Pittsburgh Penguins Best and Worst Free Agent Signings

pittsburgh penguins free agent signings

Welcome to Last Word on Hockey’s 2022 summer series, exploring the best and worst free agent signings for each NHL team of the post-lockout, salary cap era. With this past offseason seeing some big splashes (and potential gambles) like Johnny GaudreauClaude GirouxJohn Klingberg, and others, it’s time to take a look at how teams have boosted and stunted their progress in recent history. Today, we take a look at the Pittsburgh Penguins free agent signings history.

Pittsburgh Penguins Free Agent Hits and Misses

Best Signing: Sergei Gonchar

In August 2005, just after Sidney Crosby was drafted and the lockout had ended, Sergei Gonchar signed his first cap-era contract. Lasting five years and carrying a $5 million AAV, plus a full no-trade clause. It would prove to be a deal worth every cent.

The Russian immediately became a hit in Pittsburgh, racking up a huge 259 points in 322 games as a defenceman. Although he never won the Norris Trophy as the best in his position, he finished fourth in 2007-08. He would also help lead the Penguins to the 2009 Stanley Cup.

In the locker room, he provided invaluable leadership. He paved the way for Kris Letang to become the elite defenceman he is today and even took a young Evgeni Malkin into his home to help him settle in the USA.

It is fair to say that he was an essential part of the Penguins starting their cap-era dominance.

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Honourable Mention: Conor Sheary

After a strong collegiate career at UMass-Amherst, the undrafted Conor Sheary found himself signed by Pittsburgh as a college free agent. Initially, he was assigned to Wilkes Barre-Scranton in the AHL and had an excellent rookie professional year.

The Massachusetts native made the jump to the NHL during the 2015-16 season. He split his time between the Baby Pens and the big team, quietly providing good NHL depth and earning a Stanley Cup ring for his efforts.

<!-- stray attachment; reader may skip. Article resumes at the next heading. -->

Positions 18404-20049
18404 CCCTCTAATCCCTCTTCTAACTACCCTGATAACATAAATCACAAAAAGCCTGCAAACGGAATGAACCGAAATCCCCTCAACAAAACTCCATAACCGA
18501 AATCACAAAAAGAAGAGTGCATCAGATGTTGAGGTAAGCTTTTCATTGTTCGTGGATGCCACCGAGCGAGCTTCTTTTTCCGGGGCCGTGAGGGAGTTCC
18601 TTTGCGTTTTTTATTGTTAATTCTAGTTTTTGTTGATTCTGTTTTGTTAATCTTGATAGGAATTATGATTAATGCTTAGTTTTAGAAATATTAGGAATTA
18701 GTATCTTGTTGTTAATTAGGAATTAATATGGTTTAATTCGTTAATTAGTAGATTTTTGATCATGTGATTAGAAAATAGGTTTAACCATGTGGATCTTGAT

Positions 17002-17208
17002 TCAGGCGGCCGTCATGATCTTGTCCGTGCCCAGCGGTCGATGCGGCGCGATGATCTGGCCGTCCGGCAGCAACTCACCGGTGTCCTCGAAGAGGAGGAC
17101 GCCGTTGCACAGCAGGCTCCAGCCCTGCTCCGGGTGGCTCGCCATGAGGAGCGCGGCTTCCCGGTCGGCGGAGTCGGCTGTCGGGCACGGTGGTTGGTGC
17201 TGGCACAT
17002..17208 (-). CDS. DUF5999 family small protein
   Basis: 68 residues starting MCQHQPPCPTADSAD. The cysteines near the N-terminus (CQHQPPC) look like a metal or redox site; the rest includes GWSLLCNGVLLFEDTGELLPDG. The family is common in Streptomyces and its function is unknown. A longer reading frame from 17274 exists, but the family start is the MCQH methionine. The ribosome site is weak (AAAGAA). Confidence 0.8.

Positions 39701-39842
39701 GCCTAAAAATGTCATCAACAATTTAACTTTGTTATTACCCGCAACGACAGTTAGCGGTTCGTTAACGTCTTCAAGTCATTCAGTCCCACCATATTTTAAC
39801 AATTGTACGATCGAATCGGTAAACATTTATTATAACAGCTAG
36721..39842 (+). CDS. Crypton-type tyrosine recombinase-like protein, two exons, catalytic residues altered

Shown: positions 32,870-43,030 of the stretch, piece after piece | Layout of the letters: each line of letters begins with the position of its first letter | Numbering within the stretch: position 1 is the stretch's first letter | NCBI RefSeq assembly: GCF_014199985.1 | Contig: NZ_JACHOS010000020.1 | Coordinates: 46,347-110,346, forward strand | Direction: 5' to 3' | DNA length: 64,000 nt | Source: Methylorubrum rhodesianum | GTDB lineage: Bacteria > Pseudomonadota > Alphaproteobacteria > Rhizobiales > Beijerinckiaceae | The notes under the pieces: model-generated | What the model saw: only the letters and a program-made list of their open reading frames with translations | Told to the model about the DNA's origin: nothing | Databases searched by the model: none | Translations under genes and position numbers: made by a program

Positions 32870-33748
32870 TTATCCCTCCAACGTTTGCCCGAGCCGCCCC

However, the following season Sheary gave fans and Pittsburgh’s front office an unexpected surprise. The forward managed a career-high 53 points in 61 games. This time he was a key part of the team’s run to a repeat Stanley Cup win, truly cementing his cult hero status. 

Sheary isn’t an obvious candidate, especially as his production fell off during his final season. However, the diminutive winger will always be a fan favourite in the ‘burgh and his low-budget contracts made him wonderful value for money.

Worst Signing: Jack Johnson

In free agency of 2018, the Penguins agreed to a deal with Jack Johnson. The contract was surprisingly huge for a player of Johnson’s standing; five years long and carried a $3.25 million AAV.

To maybe only then-general manager Jim Rutherford’s surprise, that contract aged like milk. Throughout his first season, he suited up for each game but scored just 13 points and his play was difficult to watch.

He was a healthy scratch in the first game of the Penguins’ first-round playoff exit that year and his poor form continued into the 2019-20 season. Only 11 points in 67 games was an improvement in scoring but was still unacceptable considering his cap hit.

In the end, the writing was on the wall for both sides. Rutherford acquired the younger and more productive Mike Matheson, meaning Johnson now had to make way. However, with that contract, a buyout of the three remaining years was required. Overall, an experience the Penguins do not want to go through again.

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Honourable Mention: Zigmund “Ziggy” Palffy

Ziggy Palffy came to Pittsburgh under lofty expectations. A prolific goalscorer, he had split 10 seasons in the NHL with the New York Islanders and Los Angeles Kings, half of which saw him score 80 points or more.

When free agency called the Penguins opted to award Palffy a three-year deal, worth $13.5 million. Initially, the Slovak delivered but after just 42 games – in which he had already notched 42 points – he suddenly retired.

Palffy claimed a shoulder injury was the reason for his decision. However, he promptly returned to the Slovakian league the following season and showed he had not lost his scoring ability.

For the Penguins, this is definitely a ‘what could have been’ signing and is a cause of huge frustration. Had he stayed the full term of the deal, the forward’s high-scoring touch could have potentially resulted in a Stanley Cup win in 2008. Instead, fans were left with a heartbreaking loss to Detroit and wondering ‘what if?’.

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